Spencer Metzger: “We’re not stiff and old hat as people sometimes assume”

By James McAllister

- Last updated on GMT

The Ritz head chef Spencer Metzger Chef to Watch Estrella Damm National Restaurant Awards on future plans Simon Rogan Frantzen Great British Menu c...

Related tags: Spencer Metzger, Chef, Estrella Damm National Restaurant Awards, The Ritz, Great british menu

The Ritz head chef, who was named Chef to Watch at this year's Estrella Damm National Restaurant Awards, on his future plans and why mastering classic French cooking techniques still matters.

When Spencer Metzger was promoted to head chef of The Ritz in July 2021, it marked the culmination of journey that began back before he had even left school.

Born in Essex, Metzger first realised he wanted to be a chef when he was 15 after completing a two-week work experience at The Ritz under the eye of legendary executive chef John Williams. From then on, he knew that being a chef was the career he wanted to pursue, later gaining a position as an apprentice at The Ritz and eventually working his way up to sous chef.

In 2016, after five years behind the stoves of The Ritz, Metzger left to spend a year working at L’Enclume in Cartmel as chef de partie but returned to the London hotel in the summer 2017 as premier sous chef.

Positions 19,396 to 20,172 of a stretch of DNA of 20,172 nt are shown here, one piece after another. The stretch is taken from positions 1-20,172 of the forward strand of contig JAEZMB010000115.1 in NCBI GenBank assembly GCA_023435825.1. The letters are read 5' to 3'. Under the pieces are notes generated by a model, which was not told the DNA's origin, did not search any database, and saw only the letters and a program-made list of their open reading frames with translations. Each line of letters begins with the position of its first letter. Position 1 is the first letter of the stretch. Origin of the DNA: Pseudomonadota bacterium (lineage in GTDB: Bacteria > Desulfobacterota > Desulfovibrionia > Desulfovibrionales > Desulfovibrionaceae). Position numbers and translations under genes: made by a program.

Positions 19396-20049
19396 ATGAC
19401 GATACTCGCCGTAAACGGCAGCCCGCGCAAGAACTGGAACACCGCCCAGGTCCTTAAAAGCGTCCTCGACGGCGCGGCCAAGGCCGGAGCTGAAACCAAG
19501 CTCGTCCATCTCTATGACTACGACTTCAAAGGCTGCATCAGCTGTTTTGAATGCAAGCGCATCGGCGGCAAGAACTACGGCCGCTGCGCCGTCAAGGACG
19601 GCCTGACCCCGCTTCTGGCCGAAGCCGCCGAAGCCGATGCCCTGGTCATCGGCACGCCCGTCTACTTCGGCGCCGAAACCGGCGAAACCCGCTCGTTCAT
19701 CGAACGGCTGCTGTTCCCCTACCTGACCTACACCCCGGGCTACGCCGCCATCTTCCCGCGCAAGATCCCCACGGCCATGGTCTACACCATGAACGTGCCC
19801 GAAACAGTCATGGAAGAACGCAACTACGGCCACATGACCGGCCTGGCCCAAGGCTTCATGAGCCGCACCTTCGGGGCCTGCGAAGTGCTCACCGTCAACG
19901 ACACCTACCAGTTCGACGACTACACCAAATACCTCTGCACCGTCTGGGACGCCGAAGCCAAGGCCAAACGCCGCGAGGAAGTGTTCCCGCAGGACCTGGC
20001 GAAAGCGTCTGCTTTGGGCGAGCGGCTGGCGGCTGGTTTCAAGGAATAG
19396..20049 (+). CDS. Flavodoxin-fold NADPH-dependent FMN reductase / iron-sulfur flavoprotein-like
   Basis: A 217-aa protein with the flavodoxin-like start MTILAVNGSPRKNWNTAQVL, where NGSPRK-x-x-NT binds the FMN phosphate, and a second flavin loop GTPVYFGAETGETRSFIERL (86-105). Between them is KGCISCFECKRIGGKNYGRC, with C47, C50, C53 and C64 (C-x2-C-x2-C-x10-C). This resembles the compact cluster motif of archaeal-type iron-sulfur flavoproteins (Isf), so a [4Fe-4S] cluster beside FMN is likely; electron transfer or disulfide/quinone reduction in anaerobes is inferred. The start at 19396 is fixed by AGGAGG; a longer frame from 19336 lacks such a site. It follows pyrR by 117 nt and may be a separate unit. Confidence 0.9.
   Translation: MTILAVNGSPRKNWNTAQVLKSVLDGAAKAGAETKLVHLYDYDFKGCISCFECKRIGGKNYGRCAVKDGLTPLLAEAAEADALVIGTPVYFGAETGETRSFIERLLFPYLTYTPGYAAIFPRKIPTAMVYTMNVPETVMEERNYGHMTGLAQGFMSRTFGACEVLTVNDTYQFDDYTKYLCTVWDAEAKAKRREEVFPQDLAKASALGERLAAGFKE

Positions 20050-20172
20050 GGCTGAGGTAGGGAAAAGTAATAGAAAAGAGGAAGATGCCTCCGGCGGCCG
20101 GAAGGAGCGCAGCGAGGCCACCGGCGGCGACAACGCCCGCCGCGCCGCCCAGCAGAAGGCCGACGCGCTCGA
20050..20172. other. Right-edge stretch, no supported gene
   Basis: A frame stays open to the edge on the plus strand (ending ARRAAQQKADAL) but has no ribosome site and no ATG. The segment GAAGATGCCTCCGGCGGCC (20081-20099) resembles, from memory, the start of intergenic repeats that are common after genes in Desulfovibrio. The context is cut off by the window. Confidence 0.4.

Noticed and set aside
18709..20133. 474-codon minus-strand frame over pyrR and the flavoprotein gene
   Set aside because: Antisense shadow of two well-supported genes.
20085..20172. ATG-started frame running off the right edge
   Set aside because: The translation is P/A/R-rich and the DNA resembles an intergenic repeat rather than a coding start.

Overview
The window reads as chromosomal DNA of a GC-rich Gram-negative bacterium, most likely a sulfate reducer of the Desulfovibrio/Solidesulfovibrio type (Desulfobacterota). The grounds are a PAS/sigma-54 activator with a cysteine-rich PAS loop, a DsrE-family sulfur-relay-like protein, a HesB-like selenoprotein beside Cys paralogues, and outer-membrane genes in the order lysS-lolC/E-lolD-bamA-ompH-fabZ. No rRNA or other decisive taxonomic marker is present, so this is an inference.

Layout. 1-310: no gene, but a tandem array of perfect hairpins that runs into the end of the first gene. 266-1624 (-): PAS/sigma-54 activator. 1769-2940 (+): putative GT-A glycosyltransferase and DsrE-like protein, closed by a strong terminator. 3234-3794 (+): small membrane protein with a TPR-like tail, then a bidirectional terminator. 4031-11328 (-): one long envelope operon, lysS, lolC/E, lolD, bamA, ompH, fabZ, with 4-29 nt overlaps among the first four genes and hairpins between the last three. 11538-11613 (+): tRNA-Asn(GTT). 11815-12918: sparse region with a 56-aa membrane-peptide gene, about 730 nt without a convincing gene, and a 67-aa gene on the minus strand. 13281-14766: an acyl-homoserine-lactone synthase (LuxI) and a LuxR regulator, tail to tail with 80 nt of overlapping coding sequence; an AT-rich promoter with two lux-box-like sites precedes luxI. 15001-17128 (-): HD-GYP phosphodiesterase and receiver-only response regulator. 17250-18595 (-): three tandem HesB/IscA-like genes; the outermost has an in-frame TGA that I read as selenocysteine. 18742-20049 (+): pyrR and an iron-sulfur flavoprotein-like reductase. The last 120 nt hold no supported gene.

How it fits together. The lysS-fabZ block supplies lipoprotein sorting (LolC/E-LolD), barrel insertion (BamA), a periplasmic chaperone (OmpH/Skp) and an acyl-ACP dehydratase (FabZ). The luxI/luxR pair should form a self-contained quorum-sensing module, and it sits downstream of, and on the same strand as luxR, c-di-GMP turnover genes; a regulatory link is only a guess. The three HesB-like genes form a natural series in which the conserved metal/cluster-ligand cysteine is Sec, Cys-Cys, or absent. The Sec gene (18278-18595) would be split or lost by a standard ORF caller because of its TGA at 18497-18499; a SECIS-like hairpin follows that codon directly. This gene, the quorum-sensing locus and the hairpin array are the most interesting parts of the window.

Despite only just turning 30, Metzger’s career has been one marked by success. In 2019 he won the Roux Scholarship, impressing the judging panel with his take on monkfish blanquette and langoustines with saffron basmati rice, garnished with seasonal vegetables and asparagus. His triumph there led him to complete a three-month internship at the three-Michelin-starred Frantzen restaurant in Stockholm

Then, in early 2022, Metzger was crowned the Great British Menu Champion of Champions having successfully taken both his fish course and his main course to the banquet, which celebrated '100 years of British broadcasting'. Metzger’s fish course, entitled Be Careful What You Fish For, drew inspiration from Sherlock Holmes and featured brill served with a smoked beurre blanc, dulse, finger lime, chives, marinated grapes and sea vegetables; while his main course, First Impressions, was based on Pride And Prejudice and comprised partridge, pommes de terre sarladaisies and poached pear.

Both dishes neatly underscored Metzger’s imagination and ambition. From humble beginnings, he has grown into one of the country’s most exciting chefs. In the wake of his triumph at this year Estrella Damm National Restaurant Awards, where he picked up the Chef to Watch award, sponsored by Belazu, BigHospitality ​caught up with Metzger at The Ritz to discuss his career to date, his plans for the future, and the importance of mastering classic French cooking techniques.